Although he will go down in history as one of rock ‘n’ roll’s greatest drummers, Bruford’s new bag is jazz fusion. As the original drummer for Yes, and later a member of King Crimson, UK and, briefly, Genesis, Bruford’s long career of heavily technical and intricate instrument-dominated rock music has amply prepared him for this unorthodox fusion of jazz and rock. Surprisingly, his technical mastery of the drums does not entirely dominate the album and leave us with another drum workshop. Sure, the music is full of intricate rhythmic patterns and time changes, such as “Hotel Splendour,” which changes time signatures as quickly and easily as a fly changes directions. And Bruford makes use of electronic percussion devices and drum-triggered synthesizers, but these blend for the sake of composition and not just virtuoso showiness.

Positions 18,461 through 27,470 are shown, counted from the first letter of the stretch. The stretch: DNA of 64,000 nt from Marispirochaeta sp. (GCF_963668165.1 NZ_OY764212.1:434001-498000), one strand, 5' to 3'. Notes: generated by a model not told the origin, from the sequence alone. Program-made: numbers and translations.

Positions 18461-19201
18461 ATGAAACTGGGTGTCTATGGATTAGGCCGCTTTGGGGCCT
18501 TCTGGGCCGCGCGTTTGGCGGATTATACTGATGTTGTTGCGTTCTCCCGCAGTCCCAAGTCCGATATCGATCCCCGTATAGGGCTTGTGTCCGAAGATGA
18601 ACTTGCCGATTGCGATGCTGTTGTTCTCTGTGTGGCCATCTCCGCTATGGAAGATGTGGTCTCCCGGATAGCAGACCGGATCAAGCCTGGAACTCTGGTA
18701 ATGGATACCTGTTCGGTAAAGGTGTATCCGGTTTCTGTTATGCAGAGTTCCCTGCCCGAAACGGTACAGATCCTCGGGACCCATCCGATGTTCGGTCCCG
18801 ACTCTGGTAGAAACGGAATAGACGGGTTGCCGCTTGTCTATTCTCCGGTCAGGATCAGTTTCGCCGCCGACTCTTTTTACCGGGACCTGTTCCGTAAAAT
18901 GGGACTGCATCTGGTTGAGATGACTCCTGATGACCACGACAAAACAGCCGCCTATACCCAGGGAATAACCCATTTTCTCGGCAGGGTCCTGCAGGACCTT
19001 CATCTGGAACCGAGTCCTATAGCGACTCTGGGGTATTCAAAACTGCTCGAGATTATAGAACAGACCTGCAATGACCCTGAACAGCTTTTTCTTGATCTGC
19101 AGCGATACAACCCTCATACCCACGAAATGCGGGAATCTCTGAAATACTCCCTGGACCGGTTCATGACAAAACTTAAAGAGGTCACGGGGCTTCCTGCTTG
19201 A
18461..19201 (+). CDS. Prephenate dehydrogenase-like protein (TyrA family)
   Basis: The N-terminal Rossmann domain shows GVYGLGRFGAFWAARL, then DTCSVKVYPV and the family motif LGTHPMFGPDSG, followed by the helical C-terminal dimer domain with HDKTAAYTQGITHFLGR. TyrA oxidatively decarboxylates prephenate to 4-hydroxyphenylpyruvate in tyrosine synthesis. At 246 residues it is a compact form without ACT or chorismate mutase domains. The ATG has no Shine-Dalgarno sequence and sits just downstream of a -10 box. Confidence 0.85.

Tenor and soprano saxophonist lain Bellamy also shines through with obvious jazz virtuosity, and Django Bates proves his proficiency on keyboards, trumpet and the E-flat peck horn, a mellow brass instrument. The material ranges from straight rockin’ fusion, such as “Hotel” (with a rock shuffle beat and fast bop-like melody), to formless pop-fusion ballads, to some truly confounding pieces. “Nerve” starts with a fast rock beat with keyboards and sax doubling on disjunct and unrelated bits of melody ideas, which fade in and out with electronic space age noise and electronic drum sounds. “Splashing Out” opens with a Latin vamp with the sax playing a free jazz solo. The drums drift into free form playing with the keys keeping the Latin vamp until pushed over the edge into a completely chaotic free jazz jam. “Pigalle” is a strong cut in 5/4 time with electronic typewriter-ish rhythm drums and a computer-like fast and oddly-accented melody on sax with accordion-sounding keyboard accompaniment.